Regional and thematic trends reveal growing disparity in funding and disconnect from on-the-ground needs.

Drawing a comparison of regional trends, the Americas received the highest amount of funds between 2017 and 2020, while conversely, funding decreased in the MENA (Middle East and North Africa) region. Donors appear to be concerned and grappling with a severe human rights situation that has not improved since the Arab Spring. There is also a widely shared perception that donors have shifted their focus away from human rights issues to prioritise stability, including counter-terrorism, migration and trade interests. However, even as the trend leans towards a more restricted civic space, many consulted for the study agree that donors must seek to preserve this space and lay the groundwork for the continuation of the work of human rights defenders. It is during worsening situations that such support is needed the most.

Thematically, while more than half (58%) of HRD-related ODA goes to support all HRDs, funding dedicated to women’s and LGBTIQ+ rights defenders has increased by almost 60%, while funding for HRDs focused on freedom of expression and on environmental, land and indigenous rights has decreased by 13%, despite the increasing profile of both of these issues on the public agenda.

Funding fails to align with HRDs’ priorities and growing needs.

Even if reasons vary depending on the geographical location, thematic focus, or size of recipient organisations, the findings of this study all indicate a persistent issue of insufficient and inadequately designed funding for Non-Governmental Organisations (NGOs) at local, national and regional levels, and a lack, in particular, of long-term, flexible and core funding that would enable human rights organisations and defenders to increase their sustainability and resilience to shocks and crises. This situation sometimes stems from current donor policies and strategies, but also from long-existing practices and positioning linked to historical geo-political legacies and approaches to engaging with former colonies. Perceptions expressed as a part of this study suggest that donors can seem to lack a principled political positioning favouring human rights over maintaining financial and strategic relations with national governments, even when the latter increasingly limit fundamental freedoms across all world regions. The absence of or limited endogenous funds dedicated to human rights in many countries also increases the dependence of local NGOs on international funding, thus increasing their vulnerability.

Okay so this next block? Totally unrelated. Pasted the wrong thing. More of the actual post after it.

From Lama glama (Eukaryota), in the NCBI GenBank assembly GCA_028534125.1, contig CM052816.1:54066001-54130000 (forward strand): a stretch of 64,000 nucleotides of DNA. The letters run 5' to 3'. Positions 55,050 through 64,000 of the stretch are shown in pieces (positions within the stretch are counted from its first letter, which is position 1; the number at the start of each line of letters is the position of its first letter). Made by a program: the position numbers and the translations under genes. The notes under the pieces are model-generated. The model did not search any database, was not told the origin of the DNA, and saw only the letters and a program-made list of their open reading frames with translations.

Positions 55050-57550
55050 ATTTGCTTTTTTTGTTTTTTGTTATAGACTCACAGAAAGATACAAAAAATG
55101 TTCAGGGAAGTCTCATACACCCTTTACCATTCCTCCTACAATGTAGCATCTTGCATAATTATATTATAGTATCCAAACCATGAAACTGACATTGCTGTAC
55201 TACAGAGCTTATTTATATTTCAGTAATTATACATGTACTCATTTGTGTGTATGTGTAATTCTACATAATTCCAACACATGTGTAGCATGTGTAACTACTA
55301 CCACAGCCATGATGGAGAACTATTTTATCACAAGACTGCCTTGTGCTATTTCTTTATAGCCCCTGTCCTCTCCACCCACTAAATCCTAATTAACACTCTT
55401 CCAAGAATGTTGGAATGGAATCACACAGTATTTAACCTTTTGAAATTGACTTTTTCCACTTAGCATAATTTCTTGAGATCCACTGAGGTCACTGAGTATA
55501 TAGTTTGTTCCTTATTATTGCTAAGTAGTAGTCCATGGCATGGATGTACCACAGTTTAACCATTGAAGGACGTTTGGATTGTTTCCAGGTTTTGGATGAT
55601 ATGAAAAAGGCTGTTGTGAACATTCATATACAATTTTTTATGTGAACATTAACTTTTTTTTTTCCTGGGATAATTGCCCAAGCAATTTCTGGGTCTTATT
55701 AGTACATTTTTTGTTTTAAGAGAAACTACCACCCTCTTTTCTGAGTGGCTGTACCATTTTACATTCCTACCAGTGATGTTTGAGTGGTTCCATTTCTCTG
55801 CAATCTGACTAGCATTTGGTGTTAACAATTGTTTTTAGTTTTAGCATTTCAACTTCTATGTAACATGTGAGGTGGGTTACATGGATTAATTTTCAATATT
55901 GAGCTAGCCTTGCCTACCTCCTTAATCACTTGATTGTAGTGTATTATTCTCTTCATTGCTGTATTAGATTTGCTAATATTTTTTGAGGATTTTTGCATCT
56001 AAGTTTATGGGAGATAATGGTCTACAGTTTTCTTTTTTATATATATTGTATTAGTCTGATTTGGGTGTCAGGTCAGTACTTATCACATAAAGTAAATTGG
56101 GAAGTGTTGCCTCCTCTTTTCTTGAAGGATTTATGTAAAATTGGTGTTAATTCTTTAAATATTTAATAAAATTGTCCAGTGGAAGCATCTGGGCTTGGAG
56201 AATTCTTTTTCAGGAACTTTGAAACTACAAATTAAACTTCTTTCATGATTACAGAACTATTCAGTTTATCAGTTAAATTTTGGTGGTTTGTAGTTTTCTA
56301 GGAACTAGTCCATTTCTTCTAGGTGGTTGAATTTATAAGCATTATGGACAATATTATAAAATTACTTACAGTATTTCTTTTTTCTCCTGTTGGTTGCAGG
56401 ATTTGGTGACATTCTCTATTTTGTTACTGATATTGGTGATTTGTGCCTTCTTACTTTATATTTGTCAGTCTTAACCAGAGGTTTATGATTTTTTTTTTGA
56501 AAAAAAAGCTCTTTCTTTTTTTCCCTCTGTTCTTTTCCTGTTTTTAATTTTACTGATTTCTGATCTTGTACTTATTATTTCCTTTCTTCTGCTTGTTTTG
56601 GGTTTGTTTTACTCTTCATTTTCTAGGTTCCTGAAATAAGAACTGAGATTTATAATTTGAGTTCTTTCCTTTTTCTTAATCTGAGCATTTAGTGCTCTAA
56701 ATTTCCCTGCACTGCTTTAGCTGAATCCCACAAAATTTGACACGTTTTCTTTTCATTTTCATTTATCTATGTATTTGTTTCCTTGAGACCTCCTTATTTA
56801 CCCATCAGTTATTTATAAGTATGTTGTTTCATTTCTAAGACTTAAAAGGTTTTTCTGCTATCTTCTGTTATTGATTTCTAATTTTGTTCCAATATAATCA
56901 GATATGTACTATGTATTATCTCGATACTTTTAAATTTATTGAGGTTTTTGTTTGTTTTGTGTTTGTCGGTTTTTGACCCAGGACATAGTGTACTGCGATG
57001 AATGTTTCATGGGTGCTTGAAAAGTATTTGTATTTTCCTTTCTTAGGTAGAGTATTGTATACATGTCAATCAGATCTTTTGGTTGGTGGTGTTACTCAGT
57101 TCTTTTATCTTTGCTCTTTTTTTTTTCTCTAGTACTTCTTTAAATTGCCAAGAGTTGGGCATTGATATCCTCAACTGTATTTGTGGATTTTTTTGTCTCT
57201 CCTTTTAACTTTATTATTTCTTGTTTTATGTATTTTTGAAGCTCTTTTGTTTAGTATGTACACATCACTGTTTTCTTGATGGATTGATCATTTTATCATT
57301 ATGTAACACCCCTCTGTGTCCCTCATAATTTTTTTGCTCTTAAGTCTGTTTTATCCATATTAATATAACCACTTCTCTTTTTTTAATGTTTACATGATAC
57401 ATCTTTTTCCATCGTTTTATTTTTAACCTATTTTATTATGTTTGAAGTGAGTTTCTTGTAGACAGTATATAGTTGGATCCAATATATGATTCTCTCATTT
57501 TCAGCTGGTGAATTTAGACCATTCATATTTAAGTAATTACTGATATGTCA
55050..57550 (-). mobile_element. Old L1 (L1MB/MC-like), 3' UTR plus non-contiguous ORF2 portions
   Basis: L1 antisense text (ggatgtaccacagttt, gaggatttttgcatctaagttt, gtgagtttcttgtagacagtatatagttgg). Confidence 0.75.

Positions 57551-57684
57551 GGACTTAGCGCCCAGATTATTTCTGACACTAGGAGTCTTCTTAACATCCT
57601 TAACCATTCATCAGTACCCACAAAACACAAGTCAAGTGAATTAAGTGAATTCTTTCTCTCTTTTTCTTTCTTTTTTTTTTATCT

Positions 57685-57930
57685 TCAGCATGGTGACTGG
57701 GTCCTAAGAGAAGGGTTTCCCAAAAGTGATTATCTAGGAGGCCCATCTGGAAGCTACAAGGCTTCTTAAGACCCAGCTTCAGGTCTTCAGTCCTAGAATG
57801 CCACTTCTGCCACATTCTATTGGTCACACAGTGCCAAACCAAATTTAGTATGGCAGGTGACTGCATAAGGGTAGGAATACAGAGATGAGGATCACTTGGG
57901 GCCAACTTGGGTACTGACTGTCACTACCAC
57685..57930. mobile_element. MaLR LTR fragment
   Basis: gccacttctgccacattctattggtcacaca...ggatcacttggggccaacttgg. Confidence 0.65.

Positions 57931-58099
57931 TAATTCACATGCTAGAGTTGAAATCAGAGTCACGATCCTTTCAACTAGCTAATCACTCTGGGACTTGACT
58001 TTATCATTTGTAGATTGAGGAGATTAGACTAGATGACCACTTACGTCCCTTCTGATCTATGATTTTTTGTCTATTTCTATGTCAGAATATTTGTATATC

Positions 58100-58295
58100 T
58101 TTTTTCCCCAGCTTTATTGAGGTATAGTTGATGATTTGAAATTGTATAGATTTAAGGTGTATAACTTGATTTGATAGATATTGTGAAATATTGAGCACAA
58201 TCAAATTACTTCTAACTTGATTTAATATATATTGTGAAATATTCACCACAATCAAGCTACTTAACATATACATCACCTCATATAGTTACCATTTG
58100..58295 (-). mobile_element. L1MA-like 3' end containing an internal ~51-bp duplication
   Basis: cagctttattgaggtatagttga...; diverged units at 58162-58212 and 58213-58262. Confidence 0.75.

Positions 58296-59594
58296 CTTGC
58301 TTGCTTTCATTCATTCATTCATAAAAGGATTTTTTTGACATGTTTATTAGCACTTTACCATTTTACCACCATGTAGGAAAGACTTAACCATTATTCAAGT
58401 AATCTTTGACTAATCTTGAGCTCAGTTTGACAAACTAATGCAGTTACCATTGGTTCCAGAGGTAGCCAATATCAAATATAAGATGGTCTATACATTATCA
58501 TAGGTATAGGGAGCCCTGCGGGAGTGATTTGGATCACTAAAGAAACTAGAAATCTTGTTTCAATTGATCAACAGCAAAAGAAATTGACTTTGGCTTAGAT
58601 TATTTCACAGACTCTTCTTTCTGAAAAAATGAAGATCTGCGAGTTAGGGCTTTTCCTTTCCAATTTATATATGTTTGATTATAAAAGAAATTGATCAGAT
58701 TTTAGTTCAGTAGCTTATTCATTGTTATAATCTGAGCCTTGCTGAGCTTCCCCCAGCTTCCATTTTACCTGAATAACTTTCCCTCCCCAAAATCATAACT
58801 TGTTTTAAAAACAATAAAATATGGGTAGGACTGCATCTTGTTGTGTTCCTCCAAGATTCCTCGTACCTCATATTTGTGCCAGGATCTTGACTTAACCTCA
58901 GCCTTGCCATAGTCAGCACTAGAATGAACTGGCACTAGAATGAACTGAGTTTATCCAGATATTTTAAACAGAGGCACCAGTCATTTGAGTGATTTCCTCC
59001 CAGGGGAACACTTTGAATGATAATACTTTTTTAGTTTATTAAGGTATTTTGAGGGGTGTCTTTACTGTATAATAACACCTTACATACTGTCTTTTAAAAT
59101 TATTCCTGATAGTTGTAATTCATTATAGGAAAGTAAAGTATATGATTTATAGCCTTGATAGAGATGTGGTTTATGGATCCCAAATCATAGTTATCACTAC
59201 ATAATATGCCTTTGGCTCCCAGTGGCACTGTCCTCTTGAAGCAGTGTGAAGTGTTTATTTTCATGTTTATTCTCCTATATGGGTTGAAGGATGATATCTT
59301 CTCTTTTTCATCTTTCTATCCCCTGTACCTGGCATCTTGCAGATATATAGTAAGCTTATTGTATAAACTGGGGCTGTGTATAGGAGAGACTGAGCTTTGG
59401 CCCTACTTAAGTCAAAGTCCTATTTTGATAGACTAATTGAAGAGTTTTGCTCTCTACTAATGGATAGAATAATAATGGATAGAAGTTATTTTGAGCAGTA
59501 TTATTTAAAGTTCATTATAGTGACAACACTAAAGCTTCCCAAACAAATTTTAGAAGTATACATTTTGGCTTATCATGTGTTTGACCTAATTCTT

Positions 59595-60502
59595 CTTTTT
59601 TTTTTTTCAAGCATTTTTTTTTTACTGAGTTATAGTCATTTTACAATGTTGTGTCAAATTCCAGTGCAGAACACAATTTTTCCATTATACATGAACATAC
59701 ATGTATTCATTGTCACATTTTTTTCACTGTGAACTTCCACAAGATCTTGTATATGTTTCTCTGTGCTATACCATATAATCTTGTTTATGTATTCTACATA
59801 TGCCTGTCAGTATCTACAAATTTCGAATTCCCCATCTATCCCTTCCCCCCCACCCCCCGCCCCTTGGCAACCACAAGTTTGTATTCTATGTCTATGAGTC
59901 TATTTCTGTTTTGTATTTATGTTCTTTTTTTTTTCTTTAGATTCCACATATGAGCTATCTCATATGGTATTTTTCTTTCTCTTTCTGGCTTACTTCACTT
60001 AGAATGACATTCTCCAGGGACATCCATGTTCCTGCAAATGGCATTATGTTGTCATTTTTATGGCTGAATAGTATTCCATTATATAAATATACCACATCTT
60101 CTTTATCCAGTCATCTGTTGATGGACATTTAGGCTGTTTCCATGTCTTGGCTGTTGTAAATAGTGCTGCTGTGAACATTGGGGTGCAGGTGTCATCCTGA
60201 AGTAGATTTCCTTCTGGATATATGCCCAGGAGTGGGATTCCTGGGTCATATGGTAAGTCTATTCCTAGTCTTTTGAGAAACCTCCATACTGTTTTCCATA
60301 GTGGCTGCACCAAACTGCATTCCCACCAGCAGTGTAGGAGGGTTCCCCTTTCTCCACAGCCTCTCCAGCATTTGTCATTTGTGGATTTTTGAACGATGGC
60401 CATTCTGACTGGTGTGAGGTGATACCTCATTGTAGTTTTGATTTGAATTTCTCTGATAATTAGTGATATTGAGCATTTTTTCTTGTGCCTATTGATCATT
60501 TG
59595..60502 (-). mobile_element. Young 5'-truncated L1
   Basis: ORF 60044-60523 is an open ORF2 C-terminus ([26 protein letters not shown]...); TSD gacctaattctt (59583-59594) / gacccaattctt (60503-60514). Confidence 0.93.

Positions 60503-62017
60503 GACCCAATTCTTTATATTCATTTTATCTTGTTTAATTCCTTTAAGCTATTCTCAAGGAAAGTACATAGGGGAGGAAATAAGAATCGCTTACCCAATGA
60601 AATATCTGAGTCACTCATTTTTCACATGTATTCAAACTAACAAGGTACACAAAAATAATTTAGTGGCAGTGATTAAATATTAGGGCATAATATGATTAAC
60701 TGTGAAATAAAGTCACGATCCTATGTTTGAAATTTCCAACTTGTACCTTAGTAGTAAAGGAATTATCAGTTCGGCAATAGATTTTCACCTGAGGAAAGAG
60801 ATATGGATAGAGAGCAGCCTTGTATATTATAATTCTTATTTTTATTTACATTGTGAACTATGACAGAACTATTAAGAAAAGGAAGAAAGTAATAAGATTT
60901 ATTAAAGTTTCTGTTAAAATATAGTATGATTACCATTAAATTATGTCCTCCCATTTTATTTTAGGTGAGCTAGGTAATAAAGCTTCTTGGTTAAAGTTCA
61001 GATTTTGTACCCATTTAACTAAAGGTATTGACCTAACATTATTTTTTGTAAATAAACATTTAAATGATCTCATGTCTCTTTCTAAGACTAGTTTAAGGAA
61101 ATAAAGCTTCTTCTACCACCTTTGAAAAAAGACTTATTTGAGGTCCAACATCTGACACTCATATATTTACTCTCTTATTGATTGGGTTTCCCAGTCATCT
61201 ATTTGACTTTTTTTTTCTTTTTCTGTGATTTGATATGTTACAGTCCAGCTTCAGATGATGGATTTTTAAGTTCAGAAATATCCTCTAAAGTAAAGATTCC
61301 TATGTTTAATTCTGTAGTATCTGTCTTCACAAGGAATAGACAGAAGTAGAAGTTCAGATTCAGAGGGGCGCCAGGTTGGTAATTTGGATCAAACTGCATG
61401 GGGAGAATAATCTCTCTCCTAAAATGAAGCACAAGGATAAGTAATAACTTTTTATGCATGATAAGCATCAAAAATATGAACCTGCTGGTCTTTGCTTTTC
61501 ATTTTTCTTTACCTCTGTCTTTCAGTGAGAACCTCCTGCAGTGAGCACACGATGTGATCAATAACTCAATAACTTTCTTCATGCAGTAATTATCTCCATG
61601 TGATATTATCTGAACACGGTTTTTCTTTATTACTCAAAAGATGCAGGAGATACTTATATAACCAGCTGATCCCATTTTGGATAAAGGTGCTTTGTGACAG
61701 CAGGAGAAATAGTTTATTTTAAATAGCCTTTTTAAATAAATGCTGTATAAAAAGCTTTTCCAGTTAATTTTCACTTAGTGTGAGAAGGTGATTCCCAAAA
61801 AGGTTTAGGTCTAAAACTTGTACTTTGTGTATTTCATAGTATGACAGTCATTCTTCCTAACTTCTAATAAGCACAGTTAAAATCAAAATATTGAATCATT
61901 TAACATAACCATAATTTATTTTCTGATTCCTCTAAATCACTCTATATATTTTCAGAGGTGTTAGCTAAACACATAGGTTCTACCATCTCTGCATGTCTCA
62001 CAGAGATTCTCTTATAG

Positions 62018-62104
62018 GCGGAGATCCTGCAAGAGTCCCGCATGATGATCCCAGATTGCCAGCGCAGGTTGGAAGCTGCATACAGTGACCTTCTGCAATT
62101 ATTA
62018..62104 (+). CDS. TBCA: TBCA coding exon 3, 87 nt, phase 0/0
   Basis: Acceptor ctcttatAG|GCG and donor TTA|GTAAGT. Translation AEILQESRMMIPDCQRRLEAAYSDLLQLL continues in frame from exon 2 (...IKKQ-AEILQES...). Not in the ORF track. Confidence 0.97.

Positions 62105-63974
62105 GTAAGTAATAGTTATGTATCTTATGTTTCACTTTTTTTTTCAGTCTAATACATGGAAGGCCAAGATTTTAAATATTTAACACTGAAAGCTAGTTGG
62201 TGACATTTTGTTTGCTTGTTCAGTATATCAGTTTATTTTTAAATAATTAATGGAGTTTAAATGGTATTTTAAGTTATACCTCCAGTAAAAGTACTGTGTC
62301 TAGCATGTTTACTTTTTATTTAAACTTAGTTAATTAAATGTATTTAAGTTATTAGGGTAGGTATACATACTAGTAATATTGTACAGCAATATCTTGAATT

A policy of stronger, permanent and comprehensive support to HRDs is required.

Several donors point to having a wide national political consensus on the importance of supporting HRDs as the starting point for enabling a more strategic engagement on human rights with partner countries. Such consensus should facilitate the development of tools for enabling sensitive political dialogue that is ‘baked into’ the fundamental building blocks of donor relations with partner countries when it comes to the protection of HRDs.

According to both the data and needs analysis of this study, support must better reach grassroots and ‘hard to reach’ HRDs such as those working on feminist and LGBTIQ+ issues, informal movements and those outside capitals, and innovative solutions found for regions where the restrictive environments for civil society make support difficult. Deteriorating human rights situations are likely to continue for the foreseeable future, and donors must be ready to plan ahead and face an increasingly unpredictable world where crises and shifting priorities must not impact HRD support negatively.


The report presents a compilation of recommendations derived from a diverse array of sources, including stakeholder interviews and relevant literature. Categorised into four overarching themes, these recommendations emphasise the need for i) increased funding and trust in Human Rights Defenders (HRDs), ii) reduced restrictions, iii) enhanced political and diplomatic support, and iv) bolstered core and institutional support, and coalition and capacity-building assistance. While some recommendations may appear donor-centric, they hold equal significance for International Non-Governmental Organisations (INGOs) supporting third parties and are pivotal for HRDs and local NGOs in their advocacy efforts with both institutional and individual donors.